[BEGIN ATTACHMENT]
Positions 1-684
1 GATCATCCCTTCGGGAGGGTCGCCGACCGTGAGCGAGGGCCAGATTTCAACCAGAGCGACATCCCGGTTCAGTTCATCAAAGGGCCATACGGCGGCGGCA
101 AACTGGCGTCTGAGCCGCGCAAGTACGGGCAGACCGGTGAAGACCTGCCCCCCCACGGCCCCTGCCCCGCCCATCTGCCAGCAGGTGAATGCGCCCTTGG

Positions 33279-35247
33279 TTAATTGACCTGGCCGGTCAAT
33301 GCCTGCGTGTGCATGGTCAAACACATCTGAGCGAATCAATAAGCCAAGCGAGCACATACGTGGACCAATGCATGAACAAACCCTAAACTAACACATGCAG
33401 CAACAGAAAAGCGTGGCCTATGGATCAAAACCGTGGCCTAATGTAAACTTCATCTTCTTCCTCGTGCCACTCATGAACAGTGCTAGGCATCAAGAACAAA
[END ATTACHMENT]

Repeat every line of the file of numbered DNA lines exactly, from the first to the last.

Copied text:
Positions 1-684
1 GATCATCCCTTCGGGAGGGTCGCCGACCGTGAGCGAGGGCCAGATTTCAACCAGAGCGACATCCCGGTTCAGTTCATCAAAGGGCCATACGGCGGCGGCA
101 AACTGGCGTCTGAGCCGCGCAAGTACGGGCAGACCGGTGAAGACCTGCCCCCCCACGGCCCCTGCCCCGCCCATCTGCCAGCAGGTGAATGCGCCCTTGG

Positions 33279-35247
33279 TTAATTGACCTGGCCGGTCAAT
33301 GCCTGCGTGTGCATGGTCAAACACATCTGAGCGAATCAATAAGCCAAGCGAGCACATACGTGGACCAATGCATGAACAAACCCTAAACTAACACATGCAG
33401 CAACAGAAAAGCGTGGCCTATGGATCAAAACCGTGGCCTAATGTAAACTTCATCTTCTTCCTCGTGCCACTCATGAACAGTGCTAGGCATCAAGAACAAA